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How to: keep native bees


Every weekend people call us on the Garden Clinic radio show on 2GB complaining of poor yields in their vegetable garden due to lack of pollination. One answer? Follow Matthew Carroll’s lead and keep native bees.


If you live in the warmer parts of the Australian east coast - think north of Ulladulla and east of the Blue Mountains - you can keep native bees in your garden. 


There are more 1,500 species of native Australian bee (commercial honey bees, Apis mellifera, are not native and were introduced in the 1800s). Some are communal and live in hives, while others are solitary and live alone in burrows in either soil or timber. Trigona carbonaria is the most popular for keeping as it is a communal bee that does not sting.


Trigona pollinating low chill stone fruit. Photo - Robert Luttrell



Native bees are great pollinators in the garden of both native and exotic flora. I have a large macadamia that this year has produced an exceptional crop thanks to these little workers. Try using them to increase the yields in your vegie patch. Some beekeepers hire out their hives to glasshouse owners for this reason.

As well as industriously raising your productivity, the bees are great educational entertainment. It is fascinating to watch them carry out their tasks such as cooling the hive, cleaning it or collecting food reserves.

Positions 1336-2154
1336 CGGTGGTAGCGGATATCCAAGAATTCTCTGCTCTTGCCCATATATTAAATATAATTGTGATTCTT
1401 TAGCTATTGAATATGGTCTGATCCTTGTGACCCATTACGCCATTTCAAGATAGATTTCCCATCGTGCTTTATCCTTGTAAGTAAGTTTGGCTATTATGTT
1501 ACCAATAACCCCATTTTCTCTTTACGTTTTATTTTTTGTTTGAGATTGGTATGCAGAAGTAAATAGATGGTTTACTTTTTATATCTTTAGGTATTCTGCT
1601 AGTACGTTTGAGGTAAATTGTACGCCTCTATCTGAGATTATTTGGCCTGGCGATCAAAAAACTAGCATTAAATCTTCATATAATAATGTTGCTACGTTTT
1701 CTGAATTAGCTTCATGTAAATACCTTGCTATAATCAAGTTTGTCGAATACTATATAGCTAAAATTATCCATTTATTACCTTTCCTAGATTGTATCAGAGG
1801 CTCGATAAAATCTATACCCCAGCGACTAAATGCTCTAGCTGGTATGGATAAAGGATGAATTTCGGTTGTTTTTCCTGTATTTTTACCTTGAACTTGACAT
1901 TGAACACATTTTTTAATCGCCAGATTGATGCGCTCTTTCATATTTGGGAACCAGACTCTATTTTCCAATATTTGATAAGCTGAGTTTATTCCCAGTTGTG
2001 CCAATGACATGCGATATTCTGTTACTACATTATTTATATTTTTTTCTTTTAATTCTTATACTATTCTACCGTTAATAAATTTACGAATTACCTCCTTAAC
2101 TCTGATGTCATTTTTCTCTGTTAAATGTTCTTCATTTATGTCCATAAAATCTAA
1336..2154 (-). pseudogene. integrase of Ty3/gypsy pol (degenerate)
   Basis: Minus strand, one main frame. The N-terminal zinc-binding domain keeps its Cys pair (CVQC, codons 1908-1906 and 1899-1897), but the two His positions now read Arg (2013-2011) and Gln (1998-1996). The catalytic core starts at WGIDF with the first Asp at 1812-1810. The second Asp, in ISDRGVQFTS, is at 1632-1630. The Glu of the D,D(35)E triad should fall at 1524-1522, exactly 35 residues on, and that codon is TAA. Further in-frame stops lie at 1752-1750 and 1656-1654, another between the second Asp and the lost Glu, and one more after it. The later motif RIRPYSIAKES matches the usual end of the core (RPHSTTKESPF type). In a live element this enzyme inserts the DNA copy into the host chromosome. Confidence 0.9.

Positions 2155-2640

Trigona on eucalypt. Photo - Robert Luttrell


Hives are available from mail order companies in far north NSW and QLD in either log or hive form. Logs are generally the safest option south of Sydney, as they are more insulated, and hives are preferable further north. Honey, known as ‘sugarbag’ can be extracted from hives, though its not advisable to do this in Sydney as the hive will need its food reserves over the cooler months.

Once the hive arrives, it should be placed in a position that is warm, preferably with morning sun. It also needs protection from the elements. I situated mine under the roof of my potting shed to protect it from the rain, and provide a warm spot through the cooler months.


Colony opened for splitting. Photo - Robert Luttrell


Care should also be taken to make sure that the hive does not get too hot over summer. On hot days you will see the bees lining the entrance of the hive fanning in unison as a way of ventilating the hive. A supply of water near the nest is also desirable.

Bees are a relatively carefree garden creature. Their main defence is the fact they seal up all parts of their hive, except the entrance, with wax and resin. Take care that you use safe ‘bee-friendly’ products in your garden and your bees will take care of your pollinating.

Where to buy

Tim Heard

Brisbane QLD Phone: 07 3844 4914


For more information visit

Text: Matthew Carroll

About this article

Author: Matthew Carroll